Weather conditions lead to mud fever rise

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As the wet weather continues and fields become more muddy we are seeing an increasing number of cases of mud fever in horses.

Also know as pastern dermatitis, it tends to affect the lower limb. It is caused by the bacterium dermatophilus congolensis. This is a normal inhabitant of the horse’s skin, but when the skin is subjected to prolonged wetting or damage it can cause infection.

Obviously, it is almost impossible to completely avoid mud and rain. There are, however, ways to reduce the frequency and severity of cases.

Factors pre-disposing to mud fever include damp, mild conditions, standing in mud or soiled bedding, constant washing of limbs without drying, skin trauma, white limbs possibly associated photosensitisation damage, and chorioptic mange infestation.

During an infection the area around the pastern develops crusts. Underneath the skin is inflamed and may ooze. Skin cracks may also be evident. This may be accompanied by swelling.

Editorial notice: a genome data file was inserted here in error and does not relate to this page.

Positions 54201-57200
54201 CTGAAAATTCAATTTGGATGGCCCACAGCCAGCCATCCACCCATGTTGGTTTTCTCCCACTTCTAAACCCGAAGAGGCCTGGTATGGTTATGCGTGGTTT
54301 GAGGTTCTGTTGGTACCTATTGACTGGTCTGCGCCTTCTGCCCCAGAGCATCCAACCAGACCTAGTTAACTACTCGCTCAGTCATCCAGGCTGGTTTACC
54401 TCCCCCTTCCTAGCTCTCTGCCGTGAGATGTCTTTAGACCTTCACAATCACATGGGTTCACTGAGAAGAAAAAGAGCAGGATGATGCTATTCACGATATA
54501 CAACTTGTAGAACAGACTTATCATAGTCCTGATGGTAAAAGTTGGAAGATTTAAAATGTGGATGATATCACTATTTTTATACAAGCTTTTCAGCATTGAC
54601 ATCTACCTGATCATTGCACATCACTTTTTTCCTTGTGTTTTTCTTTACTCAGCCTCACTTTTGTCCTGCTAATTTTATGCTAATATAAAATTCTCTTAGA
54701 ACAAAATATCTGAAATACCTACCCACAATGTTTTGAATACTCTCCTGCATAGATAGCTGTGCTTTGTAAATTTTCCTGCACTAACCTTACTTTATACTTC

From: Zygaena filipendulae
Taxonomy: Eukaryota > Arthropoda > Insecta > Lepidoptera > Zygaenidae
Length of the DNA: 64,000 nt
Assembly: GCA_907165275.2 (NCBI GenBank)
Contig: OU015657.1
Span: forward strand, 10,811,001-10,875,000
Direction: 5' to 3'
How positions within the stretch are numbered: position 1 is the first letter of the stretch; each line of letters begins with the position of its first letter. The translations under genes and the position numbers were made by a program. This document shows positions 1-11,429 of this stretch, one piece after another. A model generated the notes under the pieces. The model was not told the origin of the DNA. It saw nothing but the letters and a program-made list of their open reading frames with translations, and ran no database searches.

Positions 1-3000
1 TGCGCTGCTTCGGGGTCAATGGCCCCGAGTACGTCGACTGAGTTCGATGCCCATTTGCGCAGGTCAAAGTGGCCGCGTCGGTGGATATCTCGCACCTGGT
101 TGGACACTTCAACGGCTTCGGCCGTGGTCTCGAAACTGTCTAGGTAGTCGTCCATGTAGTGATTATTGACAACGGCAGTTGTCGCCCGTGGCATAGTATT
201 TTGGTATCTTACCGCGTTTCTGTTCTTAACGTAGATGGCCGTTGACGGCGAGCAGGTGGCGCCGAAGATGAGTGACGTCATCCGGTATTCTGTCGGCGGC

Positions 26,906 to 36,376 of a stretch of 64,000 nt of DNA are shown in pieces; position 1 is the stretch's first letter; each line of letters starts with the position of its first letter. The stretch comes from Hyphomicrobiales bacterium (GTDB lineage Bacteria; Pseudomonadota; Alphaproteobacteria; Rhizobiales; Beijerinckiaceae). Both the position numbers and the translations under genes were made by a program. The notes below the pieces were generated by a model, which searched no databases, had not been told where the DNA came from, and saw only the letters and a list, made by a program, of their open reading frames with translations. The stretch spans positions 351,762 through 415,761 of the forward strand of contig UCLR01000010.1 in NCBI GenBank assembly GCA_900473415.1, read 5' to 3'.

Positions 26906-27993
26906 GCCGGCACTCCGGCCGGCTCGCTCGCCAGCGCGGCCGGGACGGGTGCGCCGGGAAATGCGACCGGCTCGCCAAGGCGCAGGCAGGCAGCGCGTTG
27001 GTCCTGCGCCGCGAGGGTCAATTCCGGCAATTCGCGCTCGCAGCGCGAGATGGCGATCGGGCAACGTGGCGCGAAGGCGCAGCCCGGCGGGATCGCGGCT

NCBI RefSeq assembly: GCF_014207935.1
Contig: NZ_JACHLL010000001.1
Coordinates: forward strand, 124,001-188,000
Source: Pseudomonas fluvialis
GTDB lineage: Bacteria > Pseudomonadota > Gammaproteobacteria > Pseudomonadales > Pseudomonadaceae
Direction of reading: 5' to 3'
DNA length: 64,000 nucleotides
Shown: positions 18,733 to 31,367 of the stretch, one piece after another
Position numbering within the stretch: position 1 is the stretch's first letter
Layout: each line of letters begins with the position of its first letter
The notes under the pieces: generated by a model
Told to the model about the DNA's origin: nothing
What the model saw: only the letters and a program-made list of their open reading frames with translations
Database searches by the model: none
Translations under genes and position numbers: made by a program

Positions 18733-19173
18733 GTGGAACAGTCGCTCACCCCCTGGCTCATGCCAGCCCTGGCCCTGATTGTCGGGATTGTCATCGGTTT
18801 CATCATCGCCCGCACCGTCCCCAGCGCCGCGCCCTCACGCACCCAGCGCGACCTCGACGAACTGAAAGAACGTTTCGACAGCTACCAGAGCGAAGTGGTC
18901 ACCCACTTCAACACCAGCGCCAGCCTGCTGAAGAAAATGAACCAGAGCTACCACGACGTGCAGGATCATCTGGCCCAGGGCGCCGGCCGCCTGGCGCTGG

Treatment involves keeping the horse clean and dry. It must be stabled. Bacteria live underneath the crusts therefore treatment involves removing the scabs. They may need to be softened with warm, soapy water. This can be painful for the horse and in severe cases they may need sedating.

Once the area is clear of scabs the skin should be cleaned with an antibacterial solution, such as dilute chlorhexidine (hibiscrub) or iodine. This should be left for ten minutes, then rinsed off and the skin dried thoroughly. Once dry, a moisture repellent cream should be applied, such as sudacrem. In severe cases systemic antibiotics may be required.

Obviously, it is almost impossible to completely avoid mud and rain. There are, however, ways to reduce the frequency and severity of cases.

Ensure that heels and pasterns are cleaned and dried thoroughly every day. Oily-based barrier creams can be used. Vaseline is ideal. Another combination is half baby oil and half vinegar. The oil prevents the skin from cracking whilst the vinegar changes the pH so bacteria are less likely to grow. Test this on a small area 24 hours before full application.

Waterproof leg wraps are an alternative to barrier creams. Rotating paddocks ensures that ground doesn’t become too muddy. Some people find adding an area of hardstanding can help.

Remain vigilant for signs of soreness or scabs so that appropriate treatment can be initiated early.

By Charlotte Hewitt-Dedman, Vet